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Tale of a Dramatic Drill Instructor
Submitted by: Ron “Tank” Rotunno
Pride in the Marine Corps arose from the depths of Sgt. P.D. Crocket’s soul. You saw it in his eyes when he was singing “The Marine’s Hymn.” He looked like Kate Smith when she sang “God Bless America”. That summer of 1965 was hotter and more humid than usual at Parris Island. Sweat poured off everyone as Crocket realized he had a flair for acting, for the dramatic; even for comedy. But his leadership technique was unique. His goal was indoctrinating the recruits with discipline, and he achieved it one way or another.
The platoon was standing at attention for chow one day in July. “Attention” meant attention. They looked like the honor guard at their posts in Washington. Then, one recruit broke the command. Private Polanski moved his eyes, and eye movement was a big “no, no”. With the platoon locked in position, he easily stood out from the others. Crocket spotted the movement and yelled, “Why are you moving your eyeballs, Boy?” to which Polanski replied, “I don’t know, Sir”, immediately locking his eyes to the front and proper position. “Oh, we have a funny boy here!” He then hollered for Polanski to step up front and stand at attention in front of a group of Drill Instructors. Again, he hollered, “You’re not only funny Polanski, you’re a hazard waiting to happen.” Then he ordered Polanski to stand at attention, which was met with a hearty, “Aye Aye Sir!”
Half an hour later, Polanski was in trouble again. D.I. Crocket, was out to motivate that boy one way or another. Everyone was standing tall in front of their bunks inside the barracks, Crocket at the center of the platoon. Polanski was standing, heels locked, at the south end of the squad bay. “Hazard Boy!” yelled Crocket. “Yes Sir!” “Front and center on the double!” “Aye Aye Sir!”, said Polanski racing up in front of the D.I. “Lock your heel, Boy!” “Yes Sir!” “I can’t hear you Private, say it louder!” “Yes Sir!” “I still can’t hear you. LOUDER, HAZARD BOY!” “Y-E-S, S-I-R!!”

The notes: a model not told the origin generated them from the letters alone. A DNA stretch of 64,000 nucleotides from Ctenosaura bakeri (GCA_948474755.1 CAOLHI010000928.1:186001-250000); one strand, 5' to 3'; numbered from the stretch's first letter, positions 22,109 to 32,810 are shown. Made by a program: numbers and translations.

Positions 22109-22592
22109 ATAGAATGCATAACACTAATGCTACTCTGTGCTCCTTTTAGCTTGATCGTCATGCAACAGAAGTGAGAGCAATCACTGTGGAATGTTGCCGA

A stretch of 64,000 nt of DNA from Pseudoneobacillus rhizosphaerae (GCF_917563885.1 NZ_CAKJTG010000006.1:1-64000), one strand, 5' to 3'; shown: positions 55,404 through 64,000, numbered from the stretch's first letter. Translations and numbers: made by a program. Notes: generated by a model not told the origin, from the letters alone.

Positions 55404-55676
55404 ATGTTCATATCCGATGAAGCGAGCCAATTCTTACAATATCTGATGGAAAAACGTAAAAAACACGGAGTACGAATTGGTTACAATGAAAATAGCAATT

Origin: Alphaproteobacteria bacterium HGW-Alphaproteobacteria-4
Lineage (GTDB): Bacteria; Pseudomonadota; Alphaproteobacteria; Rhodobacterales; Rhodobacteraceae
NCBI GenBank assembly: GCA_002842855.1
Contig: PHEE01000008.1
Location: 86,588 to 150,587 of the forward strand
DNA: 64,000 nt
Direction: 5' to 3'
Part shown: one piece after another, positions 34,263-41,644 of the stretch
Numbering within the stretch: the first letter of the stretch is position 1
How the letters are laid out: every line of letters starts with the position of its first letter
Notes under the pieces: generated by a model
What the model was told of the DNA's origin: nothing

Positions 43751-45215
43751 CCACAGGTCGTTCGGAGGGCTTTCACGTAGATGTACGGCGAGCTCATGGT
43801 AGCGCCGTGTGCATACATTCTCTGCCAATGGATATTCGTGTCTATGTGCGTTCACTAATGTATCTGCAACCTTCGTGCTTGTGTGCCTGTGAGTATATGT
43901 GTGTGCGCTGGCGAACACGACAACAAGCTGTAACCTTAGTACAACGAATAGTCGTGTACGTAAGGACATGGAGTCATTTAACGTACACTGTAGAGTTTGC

At that point, Crocket barked out close-order drill commands to Hazard Boy: “Right face, right face! Left face, left face! About face, about face! Right face, forward march! 1-2-1-2-1-2, mark time, mark, and HALT!” This cadence continued in Crocket’s deep voice.
Polanski was again face to face with his superior. Crocket read him the riot act on motivation, proper attitude… “One more screw up, Hazard Boy, and you’re going to Motivation Platoon. That 6’6″ Drill Instructor will shape you up with intensive callisthenic work-outs….all day…hundreds of exercises…..running…..standing at attention….”
Then Crocket commanded, “About face…get out of here!” “Aye Aye Sir!”, and Polanski stood at attention, like stone, like the Statue of Liberty. Next came time to harass Pvt. William L. Barker. Barker was the platoon “House Mouse”. He was ordered to clean the D.I.’s house (living quarters), to clean his rifle, shine his shoes, take his uniform’s to the laundry, and make fresh coffee. On another typical boot company day, Crocket summoned Barker: “House Mouse!” “Yes Sir!” “Get up here Damnit!” “Aye Aye Sir!” On the double, Barker took a front and center position in front of D.I. Crocket, who hollered “Lock Em!” The response, of course, was “Aye Aye Sir!”
On a rainy day, as an extra duty, the House Mouse sang the “Rain Dance Song.” That July day just happened to be a rain-filled one- for the House Mouse, it was filled with more intimidation. “We want to go out and drill today Baker!” yelled Crocket, “sing us the Rain Dance Song, loud and clear!” “Aye Aye Sir!” replied the House Mouse, and he began his chanting: “Rain, rain, go away, come again some other day. Rain, rain, go away. We wanna go out and march today. Rain, rain, go away. Come again some other day.”
So went Marine Corps boot camp in the summer of 1965. D.I. Crocket led in singing “The Marine Hymn”, at 2200 hours. Would the “Hazard Boy” or the “House Mouse” look back and find Crocket’s impromptu nicknames comical or amusing? Perhaps not. Would all the recruits look back and recognize a certain dramatic flair in Crocket’s training? Probably. Discipline was the chief virtue, and somehow, someway-dramatic or intimidating-Sgt. Crocket developed espirit des corps. That entire platoon would remember.